Oregon Democrats withdraw power-sharing redistricting deal
The Democratic speaker of the Oregon House on Monday rescinded a deal she made with Republicans to share power as lawmakers redraw political boundaries and add an additional U.S. House seat for the state.
The now defunct agreement made earlier this year had drawn national attention because Democrats, who have overwhelming majorities in the Legislature, had agreed to give up that redistricting advantage as they determine how voters will pick state representatives, state senators and members of Congress for the next five election cycles.
House Speaker Tina Kotek's about face means her Democratic Party will likely end up with five U.S. House seats to the GOP's one. Currently, Democrats control four of the five House seats in Oregon.
Republican lawmakers accused Democrats of gerrymandering — the manipulation of electoral district boundaries to win an unfair political advantage.
“What has just occurred is shameful and lacks integrity," Rep. David Brock Smith, a Republican, said on the House floor. “It shows the lack of ability to keep your word.”
Representative Shelly Boshart Davis, who is now the sole Republican on the three-person House congressional redistricting committee that is tasked with creating and voting on the new map — described Kotek's decision as “egregious."
“The maps that we are looking at are unfair, and the only way they are going through is by cheating,” Boshart said.
In a statement Kotek said she was “disappointed that after many months of work, House Republicans did not engage constructively despite many attempts to address their concerns” and lead to her decision to void the standing deal.
In April during the 2021 legislative session Kotek made the deal with Republicans that in exchange for the GOP to stop blocking bills with delaying tactics Kotek would evenly split the House Redistricting Committee — essentially granting veto power to the GOP.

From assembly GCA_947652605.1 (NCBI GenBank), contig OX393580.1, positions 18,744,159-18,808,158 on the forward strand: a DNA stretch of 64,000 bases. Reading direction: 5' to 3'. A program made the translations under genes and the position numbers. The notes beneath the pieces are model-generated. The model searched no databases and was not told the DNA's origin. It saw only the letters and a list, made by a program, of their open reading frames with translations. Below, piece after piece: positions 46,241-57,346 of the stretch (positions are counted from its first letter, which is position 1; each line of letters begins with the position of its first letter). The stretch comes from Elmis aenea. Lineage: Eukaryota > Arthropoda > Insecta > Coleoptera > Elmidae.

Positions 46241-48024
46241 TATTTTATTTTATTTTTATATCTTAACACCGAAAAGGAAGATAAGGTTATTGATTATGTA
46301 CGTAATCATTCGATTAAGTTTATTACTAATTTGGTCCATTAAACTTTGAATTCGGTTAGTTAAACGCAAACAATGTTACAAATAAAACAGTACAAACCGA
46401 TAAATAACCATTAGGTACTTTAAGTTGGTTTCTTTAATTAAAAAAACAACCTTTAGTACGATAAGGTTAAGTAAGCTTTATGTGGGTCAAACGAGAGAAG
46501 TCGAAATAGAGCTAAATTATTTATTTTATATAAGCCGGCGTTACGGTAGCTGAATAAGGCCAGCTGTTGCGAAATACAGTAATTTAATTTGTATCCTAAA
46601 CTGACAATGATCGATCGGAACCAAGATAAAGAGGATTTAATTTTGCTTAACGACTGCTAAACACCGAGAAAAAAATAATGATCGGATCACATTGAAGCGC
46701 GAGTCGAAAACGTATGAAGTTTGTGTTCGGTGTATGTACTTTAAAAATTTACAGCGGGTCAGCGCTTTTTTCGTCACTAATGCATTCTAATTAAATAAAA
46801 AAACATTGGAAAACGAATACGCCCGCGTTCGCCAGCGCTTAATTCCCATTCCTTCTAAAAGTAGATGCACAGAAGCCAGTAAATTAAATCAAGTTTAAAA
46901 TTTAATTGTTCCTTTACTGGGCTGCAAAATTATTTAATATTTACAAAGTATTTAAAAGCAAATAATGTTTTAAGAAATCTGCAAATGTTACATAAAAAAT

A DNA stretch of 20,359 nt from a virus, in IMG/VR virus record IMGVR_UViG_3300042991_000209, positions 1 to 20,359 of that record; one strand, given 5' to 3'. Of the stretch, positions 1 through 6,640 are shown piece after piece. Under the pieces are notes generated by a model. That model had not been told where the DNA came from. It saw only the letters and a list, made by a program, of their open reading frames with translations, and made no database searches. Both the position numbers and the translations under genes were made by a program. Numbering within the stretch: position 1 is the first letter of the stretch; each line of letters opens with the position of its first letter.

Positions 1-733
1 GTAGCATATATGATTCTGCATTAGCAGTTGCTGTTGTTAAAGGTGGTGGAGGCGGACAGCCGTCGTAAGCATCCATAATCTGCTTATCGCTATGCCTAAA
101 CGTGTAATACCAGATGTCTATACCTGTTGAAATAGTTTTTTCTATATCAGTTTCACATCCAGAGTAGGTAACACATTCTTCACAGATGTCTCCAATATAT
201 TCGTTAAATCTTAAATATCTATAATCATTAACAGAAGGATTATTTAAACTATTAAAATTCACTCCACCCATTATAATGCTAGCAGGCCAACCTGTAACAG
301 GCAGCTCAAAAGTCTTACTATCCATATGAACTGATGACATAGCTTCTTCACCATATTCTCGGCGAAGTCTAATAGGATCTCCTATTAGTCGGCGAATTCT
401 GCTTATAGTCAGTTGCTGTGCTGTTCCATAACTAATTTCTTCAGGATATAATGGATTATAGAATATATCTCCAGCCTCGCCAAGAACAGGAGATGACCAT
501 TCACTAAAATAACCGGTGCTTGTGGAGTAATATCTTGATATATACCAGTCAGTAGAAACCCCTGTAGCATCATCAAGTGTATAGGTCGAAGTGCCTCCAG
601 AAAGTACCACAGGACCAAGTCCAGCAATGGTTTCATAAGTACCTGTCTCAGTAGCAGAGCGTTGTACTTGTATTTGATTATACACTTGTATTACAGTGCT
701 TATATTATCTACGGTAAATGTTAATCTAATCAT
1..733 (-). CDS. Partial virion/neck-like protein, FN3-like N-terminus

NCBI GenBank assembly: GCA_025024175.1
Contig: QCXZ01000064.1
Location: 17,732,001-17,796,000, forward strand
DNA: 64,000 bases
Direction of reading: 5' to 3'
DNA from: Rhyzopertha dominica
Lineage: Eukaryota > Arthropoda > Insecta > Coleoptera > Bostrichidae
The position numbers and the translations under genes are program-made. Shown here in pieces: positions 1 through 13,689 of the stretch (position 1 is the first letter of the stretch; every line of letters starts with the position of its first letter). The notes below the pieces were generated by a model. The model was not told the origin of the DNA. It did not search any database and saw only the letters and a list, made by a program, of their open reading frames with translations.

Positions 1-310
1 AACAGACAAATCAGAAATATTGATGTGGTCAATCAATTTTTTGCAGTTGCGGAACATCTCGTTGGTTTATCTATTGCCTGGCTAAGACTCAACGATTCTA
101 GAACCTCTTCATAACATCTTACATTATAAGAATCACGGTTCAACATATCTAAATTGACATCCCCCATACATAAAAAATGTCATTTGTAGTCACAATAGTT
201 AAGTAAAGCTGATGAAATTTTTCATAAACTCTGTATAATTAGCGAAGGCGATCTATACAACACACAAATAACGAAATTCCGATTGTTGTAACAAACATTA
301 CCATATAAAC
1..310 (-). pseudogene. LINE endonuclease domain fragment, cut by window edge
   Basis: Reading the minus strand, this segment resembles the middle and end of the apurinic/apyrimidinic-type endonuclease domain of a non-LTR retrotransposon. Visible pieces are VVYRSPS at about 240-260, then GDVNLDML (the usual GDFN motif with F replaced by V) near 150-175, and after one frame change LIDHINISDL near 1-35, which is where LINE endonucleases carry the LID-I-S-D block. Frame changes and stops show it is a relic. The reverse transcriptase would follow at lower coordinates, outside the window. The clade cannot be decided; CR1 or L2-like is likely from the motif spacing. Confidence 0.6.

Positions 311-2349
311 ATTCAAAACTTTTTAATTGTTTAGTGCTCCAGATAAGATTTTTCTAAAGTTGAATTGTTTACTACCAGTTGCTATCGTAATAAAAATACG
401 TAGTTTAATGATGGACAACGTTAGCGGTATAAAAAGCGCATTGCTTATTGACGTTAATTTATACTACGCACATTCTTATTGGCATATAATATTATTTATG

The deal gave Republicans a weightier say over what the six congressional districts and the state’s 90 legislative districts will look like.
The Senate on Monday passed the Democrats' congressional redistricting bill by a vote of 18-11. The House will reconvene Tuesday morning.
It’s unclear whether Kotek’s maneuver will work. Republicans could react to the breach of the earlier deal by walking away from the Capitol to deny Democrats a quorum.
The Democrats’ map proposes that new congressional District 6 should be south of Portland, Oregon’s biggest city, and west of Interstate 5. Republicans also put it south of Portland, but on the east side of the interstate.
If maps are not passed by Sept. 27, the task will fall to Secretary of State Shemia Fagan, a progressive Democrat who few Republicans would want to see in charge of that process.
Lawmakers have succeeded in passing redistricting plans just twice since 1911.
Sara Cline, who reported from Portland, is a corps member for the Associated Press/Report for America Statehouse News Initiative. Report for America is a nonprofit national service program that places journalists in local newsrooms to report on undercovered issues.